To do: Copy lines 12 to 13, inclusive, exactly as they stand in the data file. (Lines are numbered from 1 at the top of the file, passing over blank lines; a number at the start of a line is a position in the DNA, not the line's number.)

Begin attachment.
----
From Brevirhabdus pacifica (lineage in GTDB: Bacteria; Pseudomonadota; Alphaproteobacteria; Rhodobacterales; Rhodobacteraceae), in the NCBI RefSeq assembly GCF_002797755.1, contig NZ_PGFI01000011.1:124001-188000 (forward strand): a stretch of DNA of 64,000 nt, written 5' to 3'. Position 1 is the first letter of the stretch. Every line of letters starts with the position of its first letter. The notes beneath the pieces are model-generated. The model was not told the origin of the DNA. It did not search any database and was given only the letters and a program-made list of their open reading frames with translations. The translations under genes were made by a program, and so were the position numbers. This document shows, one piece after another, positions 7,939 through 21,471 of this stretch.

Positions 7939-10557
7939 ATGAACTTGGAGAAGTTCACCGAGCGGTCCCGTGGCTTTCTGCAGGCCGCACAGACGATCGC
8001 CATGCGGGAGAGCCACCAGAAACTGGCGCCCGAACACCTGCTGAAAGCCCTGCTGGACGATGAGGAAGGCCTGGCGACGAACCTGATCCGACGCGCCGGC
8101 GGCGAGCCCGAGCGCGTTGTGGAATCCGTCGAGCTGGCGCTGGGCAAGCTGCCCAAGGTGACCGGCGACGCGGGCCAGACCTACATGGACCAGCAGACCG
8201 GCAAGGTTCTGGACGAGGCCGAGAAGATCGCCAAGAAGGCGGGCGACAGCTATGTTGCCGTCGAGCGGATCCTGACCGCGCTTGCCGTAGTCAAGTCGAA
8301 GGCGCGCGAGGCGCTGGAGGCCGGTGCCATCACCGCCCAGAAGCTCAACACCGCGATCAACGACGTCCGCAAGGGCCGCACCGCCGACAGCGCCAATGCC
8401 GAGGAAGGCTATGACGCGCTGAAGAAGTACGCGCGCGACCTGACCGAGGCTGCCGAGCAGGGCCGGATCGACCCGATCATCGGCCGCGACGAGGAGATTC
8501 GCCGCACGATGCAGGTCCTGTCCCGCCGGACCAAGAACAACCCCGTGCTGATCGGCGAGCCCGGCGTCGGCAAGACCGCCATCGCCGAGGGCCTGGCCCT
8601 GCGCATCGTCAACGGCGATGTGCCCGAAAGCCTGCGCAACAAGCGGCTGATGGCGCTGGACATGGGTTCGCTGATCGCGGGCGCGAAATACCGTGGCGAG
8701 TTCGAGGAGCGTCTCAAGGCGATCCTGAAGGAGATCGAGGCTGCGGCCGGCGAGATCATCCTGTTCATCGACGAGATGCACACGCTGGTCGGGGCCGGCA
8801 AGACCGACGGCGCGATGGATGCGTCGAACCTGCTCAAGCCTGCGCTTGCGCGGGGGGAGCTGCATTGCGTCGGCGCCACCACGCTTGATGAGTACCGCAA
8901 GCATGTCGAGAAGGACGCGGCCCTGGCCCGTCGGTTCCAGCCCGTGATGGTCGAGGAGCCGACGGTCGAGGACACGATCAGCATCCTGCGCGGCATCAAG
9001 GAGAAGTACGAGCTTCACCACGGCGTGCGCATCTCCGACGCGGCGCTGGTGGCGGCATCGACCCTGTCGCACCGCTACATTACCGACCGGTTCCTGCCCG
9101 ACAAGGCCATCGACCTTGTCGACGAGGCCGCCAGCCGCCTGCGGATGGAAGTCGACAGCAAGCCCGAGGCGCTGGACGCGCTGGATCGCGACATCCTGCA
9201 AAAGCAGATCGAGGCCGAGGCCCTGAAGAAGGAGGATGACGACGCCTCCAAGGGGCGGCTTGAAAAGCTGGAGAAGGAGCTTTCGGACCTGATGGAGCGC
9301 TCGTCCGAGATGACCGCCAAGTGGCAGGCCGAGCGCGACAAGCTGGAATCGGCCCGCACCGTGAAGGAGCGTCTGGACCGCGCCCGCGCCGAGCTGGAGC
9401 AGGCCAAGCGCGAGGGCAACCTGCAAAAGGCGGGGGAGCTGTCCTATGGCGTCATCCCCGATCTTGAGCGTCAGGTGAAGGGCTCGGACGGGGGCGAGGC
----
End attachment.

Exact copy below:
8801 AGACCGACGGCGCGATGGATGCGTCGAACCTGCTCAAGCCTGCGCTTGCGCGGGGGGAGCTGCATTGCGTCGGCGCCACCACGCTTGATGAGTACCGCAA
8901 GCATGTCGAGAAGGACGCGGCCCTGGCCCGTCGGTTCCAGCCCGTGATGGTCGAGGAGCCGACGGTCGAGGACACGATCAGCATCCTGCGCGGCATCAAG